Having it all

Sonia Sotomayor, Associate Justice of the U.S. Supreme Court, had this to say about “having it all” in her recent book My Beloved World:

“It is interesting to me how, even after all the strides of the women’s movement, the question of whether we can “have it all’ remains such a controversy in the media, as if the ideal can be achieved. Most women of my generation who entered professional life did not forgo motherhood, and many did succeed at both. But they paid a price, one still paid by most women who work outside the home (and men too, I believe, if they parent wholeheartedly): a life of perpetual internal compromise that leaves you always feeling torn, neglectful by turns of one or the other … But as for the possibility of “having it all,” career and family, with no sacrifice to either, that is a myth we would do well to abandon, together with the pernicious notion that a woman who chooses one or the other is somehow deficient. To say that a stay-at-home mom has betrayed her potential is no less absurd than to suggest that a woman who puts career first is somehow less a woman.”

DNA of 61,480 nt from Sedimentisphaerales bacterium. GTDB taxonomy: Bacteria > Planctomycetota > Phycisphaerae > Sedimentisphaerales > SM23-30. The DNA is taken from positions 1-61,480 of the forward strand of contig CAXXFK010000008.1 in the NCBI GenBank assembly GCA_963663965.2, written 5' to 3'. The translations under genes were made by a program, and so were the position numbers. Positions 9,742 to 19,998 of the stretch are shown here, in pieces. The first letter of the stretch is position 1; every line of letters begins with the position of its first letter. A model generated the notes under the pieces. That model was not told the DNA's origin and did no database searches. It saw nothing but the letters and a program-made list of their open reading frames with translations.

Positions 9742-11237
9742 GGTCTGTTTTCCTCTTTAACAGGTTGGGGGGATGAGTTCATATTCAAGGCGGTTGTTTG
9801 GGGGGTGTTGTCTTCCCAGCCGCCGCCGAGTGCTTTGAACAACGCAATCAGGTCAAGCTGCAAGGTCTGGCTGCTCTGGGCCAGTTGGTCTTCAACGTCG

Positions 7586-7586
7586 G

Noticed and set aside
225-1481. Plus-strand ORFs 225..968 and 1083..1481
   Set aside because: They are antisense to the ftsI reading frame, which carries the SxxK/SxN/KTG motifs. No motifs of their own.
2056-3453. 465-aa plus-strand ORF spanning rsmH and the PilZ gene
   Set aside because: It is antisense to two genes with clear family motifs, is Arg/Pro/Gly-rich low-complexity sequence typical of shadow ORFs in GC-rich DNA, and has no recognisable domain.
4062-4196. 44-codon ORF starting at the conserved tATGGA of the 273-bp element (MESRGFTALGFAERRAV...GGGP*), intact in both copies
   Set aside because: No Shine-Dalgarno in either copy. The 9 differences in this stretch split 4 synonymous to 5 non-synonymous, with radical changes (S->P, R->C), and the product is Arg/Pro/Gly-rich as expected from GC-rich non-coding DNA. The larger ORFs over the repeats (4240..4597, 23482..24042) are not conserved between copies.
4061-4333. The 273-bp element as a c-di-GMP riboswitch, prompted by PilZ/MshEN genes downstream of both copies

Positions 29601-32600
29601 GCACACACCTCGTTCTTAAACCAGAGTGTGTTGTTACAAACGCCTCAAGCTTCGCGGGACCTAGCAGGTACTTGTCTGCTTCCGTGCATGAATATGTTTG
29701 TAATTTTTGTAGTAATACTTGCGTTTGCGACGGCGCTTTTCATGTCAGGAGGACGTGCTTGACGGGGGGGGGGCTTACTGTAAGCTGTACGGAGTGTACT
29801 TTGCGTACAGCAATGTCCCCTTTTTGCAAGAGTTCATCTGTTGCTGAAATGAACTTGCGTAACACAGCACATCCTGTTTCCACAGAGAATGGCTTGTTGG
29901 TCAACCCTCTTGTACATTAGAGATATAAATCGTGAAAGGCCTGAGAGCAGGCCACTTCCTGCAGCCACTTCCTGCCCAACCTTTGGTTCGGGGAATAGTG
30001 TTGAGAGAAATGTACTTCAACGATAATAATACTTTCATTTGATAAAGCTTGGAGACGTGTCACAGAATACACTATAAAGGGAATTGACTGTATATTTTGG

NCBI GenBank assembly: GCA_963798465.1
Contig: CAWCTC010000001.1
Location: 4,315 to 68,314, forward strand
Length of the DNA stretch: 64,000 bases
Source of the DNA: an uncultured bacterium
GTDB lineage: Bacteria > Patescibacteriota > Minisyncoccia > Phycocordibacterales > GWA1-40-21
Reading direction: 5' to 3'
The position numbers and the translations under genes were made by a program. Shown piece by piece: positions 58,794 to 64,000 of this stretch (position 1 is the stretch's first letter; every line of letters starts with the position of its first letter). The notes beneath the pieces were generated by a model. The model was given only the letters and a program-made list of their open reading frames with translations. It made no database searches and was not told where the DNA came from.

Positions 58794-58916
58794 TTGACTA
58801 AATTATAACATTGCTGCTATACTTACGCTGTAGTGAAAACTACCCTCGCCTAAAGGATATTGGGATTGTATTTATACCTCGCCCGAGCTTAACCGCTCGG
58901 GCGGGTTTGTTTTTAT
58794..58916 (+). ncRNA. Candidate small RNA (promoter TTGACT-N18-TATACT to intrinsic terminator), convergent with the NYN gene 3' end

“Having it all” has always come at a price, and that does not seem to have changed from one generation to the next. In fact Debora Spar, president of Barnard College, has just written a whole book explaining why we cannot, will never and should not aspire to have it all.9 What a relief!